If It Sounds Illiberal, It’s Probably Illiberal

This article is part of a pro/con (called Liberty Faceoff) I did with Daniil Gorbatenko on the European Students for Liberty Blog. You can check out the entire post here.

When I left the Catholic Church at the age of 16 (yes that’s a thing, it’s some paperwork though) I felt refreshed. I had never been a fan of religion, church was boring and on the brink of the massive children’s abuse story going on at the time, nothing was really holding me back. As an atheist I didn’t fear supernatural repercussions to my act of apostasy. More importantly, I did not fear that my family or my (now former) church would call for my death. The same cannot be said for Islam.

In the efforts of being politically correct we can pretend that all sets of values are equal, that bigotry is equally spread among religion, and that by all means, radical beliefs are held by a mere fraction of a fraction of people. Neither is the case. The rule of law is BETTER than theocracy. How do I know this? Because under theocracy my article wouldn’t be on this platform and I would be subjected to flogging right after publishing.

A concrete difference between Christianity and Islam needs to be pointed out: Christianity did have a reformation, which affected both scripture and behaviour, while Islam did not. While the New Testament is not necessarily a book that all of us will morally adhere to, it does not call for death, does not glorify destruction or lay out the ‘enemy’ of the faith. Of course we can pretend that the hundreds of quotes from the Quran and the Hadith which are sexist, homophobic and all throughout bigoted by intent, are not representative of people’s actions or believes. Firstly, this would still not change the fact that Islam is intentionally illiberal, and secondly it is not backed up by reality.


Sharia Law is official Islamic Law, governing the behaviour of Muslims as well as those who are not followers of Islam. It promotes death for apostasy, death for blasphemy, death for homosexuality, domestic violence and the overall subjugation of women through not recognising her ability of holding property and giving consent. According to Pew Research polling, 84% of South Asian Muslims, 77% of Southeast Asian Muslims, 74% of Middle Eastern and North African Muslims, 64% of sub-Saharan African Muslims and solid 18% of Southern and Eastern European Muslims believe that Sharia should be the law of the land.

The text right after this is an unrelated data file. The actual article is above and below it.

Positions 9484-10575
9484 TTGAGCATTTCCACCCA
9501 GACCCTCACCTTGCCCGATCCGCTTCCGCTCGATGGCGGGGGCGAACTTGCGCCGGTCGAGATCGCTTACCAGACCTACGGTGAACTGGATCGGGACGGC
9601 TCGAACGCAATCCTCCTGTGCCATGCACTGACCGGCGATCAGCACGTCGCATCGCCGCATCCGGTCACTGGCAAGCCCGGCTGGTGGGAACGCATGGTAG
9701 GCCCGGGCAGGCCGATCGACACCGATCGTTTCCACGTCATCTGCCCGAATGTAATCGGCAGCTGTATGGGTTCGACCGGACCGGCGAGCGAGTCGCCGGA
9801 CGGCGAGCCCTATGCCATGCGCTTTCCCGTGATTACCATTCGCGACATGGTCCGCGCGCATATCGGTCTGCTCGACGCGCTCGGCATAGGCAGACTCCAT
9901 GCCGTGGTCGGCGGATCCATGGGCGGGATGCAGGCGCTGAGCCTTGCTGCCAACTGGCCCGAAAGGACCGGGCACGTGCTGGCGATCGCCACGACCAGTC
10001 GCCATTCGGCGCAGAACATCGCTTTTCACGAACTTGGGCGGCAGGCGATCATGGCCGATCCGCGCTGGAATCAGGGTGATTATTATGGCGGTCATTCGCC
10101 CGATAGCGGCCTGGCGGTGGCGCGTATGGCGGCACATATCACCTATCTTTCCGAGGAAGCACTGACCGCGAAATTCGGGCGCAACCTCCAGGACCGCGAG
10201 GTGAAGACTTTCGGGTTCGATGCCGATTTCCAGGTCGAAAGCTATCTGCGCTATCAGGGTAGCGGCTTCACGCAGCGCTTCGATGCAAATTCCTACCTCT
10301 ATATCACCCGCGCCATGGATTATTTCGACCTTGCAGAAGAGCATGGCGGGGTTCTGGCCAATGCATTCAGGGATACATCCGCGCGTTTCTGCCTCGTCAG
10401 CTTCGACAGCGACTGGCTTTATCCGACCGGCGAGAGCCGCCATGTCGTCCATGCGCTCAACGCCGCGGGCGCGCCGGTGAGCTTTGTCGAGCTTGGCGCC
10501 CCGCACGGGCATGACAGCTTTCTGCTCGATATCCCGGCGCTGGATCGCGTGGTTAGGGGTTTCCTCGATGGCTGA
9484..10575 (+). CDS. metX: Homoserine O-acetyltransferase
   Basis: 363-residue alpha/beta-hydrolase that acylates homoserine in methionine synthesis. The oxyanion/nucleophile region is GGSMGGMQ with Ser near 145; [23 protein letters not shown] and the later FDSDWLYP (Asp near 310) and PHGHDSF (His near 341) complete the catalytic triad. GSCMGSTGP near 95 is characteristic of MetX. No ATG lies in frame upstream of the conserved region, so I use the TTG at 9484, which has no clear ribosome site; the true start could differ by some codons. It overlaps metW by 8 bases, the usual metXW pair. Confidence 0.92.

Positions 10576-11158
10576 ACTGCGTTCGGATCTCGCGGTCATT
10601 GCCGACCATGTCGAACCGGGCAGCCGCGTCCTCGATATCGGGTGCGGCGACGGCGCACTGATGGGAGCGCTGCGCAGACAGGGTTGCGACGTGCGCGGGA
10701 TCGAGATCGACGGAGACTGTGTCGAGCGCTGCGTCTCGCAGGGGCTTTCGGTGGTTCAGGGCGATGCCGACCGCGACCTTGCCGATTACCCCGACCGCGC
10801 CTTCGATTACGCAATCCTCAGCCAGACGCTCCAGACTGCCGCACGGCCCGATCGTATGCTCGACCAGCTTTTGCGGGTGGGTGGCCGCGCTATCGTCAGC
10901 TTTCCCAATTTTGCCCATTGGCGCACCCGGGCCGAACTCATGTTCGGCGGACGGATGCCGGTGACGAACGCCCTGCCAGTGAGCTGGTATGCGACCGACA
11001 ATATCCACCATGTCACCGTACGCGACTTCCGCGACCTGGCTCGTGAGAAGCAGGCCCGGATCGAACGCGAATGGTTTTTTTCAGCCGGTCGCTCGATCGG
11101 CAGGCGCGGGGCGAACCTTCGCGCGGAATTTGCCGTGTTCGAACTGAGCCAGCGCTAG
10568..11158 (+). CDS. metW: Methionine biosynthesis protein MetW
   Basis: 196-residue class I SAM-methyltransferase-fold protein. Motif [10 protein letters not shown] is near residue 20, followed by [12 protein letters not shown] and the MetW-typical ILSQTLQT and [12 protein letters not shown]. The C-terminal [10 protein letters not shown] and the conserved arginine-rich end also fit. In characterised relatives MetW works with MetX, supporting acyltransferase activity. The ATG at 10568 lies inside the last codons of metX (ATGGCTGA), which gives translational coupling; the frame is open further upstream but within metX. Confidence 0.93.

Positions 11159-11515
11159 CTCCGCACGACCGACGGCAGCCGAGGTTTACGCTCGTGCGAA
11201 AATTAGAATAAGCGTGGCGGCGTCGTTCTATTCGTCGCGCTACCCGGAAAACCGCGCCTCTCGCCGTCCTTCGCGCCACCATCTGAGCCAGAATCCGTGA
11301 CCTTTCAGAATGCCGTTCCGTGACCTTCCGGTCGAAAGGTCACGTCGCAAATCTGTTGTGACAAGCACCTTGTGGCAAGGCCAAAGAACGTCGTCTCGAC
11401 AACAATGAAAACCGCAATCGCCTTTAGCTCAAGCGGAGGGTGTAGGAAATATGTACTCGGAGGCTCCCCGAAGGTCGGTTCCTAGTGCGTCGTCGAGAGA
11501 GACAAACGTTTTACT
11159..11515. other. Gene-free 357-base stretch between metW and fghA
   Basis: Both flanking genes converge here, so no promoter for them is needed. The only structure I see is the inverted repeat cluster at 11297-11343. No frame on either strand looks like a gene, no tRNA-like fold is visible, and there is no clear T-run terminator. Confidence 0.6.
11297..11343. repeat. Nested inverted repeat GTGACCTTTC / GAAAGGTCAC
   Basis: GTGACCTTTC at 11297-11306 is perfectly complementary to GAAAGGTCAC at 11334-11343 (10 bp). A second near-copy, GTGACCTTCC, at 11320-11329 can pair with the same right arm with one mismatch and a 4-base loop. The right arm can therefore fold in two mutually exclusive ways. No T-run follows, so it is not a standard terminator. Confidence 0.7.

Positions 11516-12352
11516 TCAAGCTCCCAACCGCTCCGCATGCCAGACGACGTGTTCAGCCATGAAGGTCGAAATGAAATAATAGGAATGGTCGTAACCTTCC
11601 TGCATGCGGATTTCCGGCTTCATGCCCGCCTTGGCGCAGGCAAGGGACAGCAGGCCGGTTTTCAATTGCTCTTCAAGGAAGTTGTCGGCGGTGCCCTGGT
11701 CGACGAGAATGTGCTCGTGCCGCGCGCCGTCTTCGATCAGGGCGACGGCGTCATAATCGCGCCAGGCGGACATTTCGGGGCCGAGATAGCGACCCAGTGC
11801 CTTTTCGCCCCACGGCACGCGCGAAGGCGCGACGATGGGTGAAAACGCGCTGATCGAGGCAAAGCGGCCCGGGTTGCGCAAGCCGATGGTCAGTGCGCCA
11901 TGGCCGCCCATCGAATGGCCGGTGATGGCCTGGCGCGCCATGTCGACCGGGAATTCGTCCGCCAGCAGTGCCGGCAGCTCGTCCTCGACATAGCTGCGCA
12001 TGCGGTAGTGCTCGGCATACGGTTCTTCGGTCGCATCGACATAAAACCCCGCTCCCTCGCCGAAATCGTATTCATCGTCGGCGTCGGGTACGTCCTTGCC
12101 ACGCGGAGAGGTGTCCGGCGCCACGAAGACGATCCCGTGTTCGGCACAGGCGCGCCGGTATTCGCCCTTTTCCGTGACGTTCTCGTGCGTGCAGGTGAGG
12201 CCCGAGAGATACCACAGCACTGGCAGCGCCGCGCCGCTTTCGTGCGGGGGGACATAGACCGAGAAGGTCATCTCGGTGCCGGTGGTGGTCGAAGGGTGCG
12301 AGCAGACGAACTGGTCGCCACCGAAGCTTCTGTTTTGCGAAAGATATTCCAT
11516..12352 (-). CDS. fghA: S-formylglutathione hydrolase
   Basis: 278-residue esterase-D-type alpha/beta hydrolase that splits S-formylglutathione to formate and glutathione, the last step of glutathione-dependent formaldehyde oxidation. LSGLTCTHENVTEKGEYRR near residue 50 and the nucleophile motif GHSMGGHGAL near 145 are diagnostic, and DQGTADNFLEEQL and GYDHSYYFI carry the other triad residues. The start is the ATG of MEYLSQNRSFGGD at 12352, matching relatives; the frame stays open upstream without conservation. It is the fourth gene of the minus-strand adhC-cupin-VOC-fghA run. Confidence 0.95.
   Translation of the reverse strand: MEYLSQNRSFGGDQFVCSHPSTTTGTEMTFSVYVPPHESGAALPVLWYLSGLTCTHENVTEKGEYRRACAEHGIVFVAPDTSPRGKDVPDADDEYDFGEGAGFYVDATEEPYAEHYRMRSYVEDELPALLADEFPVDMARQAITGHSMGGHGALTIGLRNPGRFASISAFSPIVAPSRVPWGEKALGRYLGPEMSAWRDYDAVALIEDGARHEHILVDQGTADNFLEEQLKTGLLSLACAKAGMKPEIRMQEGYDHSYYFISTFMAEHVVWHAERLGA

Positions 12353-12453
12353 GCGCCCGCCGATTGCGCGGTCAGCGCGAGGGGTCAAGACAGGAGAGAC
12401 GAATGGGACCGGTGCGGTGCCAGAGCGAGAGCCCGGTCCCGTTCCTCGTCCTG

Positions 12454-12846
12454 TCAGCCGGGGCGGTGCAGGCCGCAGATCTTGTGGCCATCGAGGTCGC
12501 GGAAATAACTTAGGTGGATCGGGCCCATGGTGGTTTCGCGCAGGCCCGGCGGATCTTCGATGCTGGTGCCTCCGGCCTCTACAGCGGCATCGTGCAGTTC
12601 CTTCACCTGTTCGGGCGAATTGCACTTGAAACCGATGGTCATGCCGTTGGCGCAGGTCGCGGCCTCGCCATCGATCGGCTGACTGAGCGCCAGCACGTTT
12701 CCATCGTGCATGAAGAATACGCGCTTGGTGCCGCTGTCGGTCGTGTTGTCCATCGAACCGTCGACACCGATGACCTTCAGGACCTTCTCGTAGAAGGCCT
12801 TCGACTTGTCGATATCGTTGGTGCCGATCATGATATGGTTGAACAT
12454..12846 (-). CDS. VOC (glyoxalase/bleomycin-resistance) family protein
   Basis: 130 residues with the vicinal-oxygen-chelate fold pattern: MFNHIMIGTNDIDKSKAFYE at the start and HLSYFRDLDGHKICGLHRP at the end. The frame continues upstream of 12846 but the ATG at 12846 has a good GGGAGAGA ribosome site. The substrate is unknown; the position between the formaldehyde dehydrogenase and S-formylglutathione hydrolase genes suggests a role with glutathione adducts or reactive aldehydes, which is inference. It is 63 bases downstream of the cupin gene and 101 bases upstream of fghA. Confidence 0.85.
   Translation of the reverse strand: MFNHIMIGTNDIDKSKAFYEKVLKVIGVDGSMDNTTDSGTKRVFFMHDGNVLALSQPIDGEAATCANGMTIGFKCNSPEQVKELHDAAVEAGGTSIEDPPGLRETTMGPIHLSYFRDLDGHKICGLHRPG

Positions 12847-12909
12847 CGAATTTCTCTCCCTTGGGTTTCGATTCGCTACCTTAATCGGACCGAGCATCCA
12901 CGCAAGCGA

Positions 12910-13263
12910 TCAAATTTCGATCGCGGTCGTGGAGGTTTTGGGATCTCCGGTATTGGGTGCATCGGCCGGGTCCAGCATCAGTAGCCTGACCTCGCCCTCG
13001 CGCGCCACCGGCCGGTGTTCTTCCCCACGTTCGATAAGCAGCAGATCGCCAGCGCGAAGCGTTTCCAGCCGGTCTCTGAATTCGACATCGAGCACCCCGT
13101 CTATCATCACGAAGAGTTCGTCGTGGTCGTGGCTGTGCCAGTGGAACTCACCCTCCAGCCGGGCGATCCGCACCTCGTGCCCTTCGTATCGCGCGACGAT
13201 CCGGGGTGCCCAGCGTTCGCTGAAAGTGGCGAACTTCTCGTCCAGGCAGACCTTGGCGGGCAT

As libertarians we believe in property rights, the non-aggression principle, we believe in solidarity, plurality, respect and human decency. The set of values promoted through Islam are inherently contrary to liberty, and the only people claiming that it is not, are non-Muslim apologists.

Jesus Christ is by no means the equivalent of Mohammed. Jesus was an apolitical figure who did not regard his earthly mission to be related to political struggles: “My kingdom is not of this world. If it were, my servants would fight to prevent my arrest by the Jewish leaders. But now my kingdom is from another place.” John 18:36, although he did tell his followers to pay their taxes in Mark 12:13-17, which is close of being my biggest objection to him. Mohammed on the other hand was a political leader and an interventionist by definition. He promoted spreading Islam through violence, led military campaigns, owned slaves, committed murder and rape and married a 7-year-old (Sahih Al-Bukhari, Volume 5, Book 58, Number 234 and 236). There is no instance in which the prophet Mohammed was anything but an archetype of despicable morality.

If it sounds illiberal it’s probably illiberal. Every single country that follows Islam as a value system for legislation turns out to be fundamentally tyrannical and unjust, leading from institutional sexism over partial court systems to executions of those whose moral behaviour is judged to be contrary to holy books. Even in those countries that ban these practices, honour killings and genital mutilation of children remain a problem. That is not to say that we should try to legislate migration, belief or speech of Muslims, but that we should not chastise ourselves from criticising the apparent illiberal nature of Islam.

Islam is in dire need of a reformation. Its practice and value system are a threat to liberty.

Pictures are Creative Commons.

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About Bill Wirtz

My name is Bill, I'm from Luxembourg and I write about the virtues of a free society. I favour individual and economic freedom and I believe in the capabilities people can develop when they have to take their own responsibilities.

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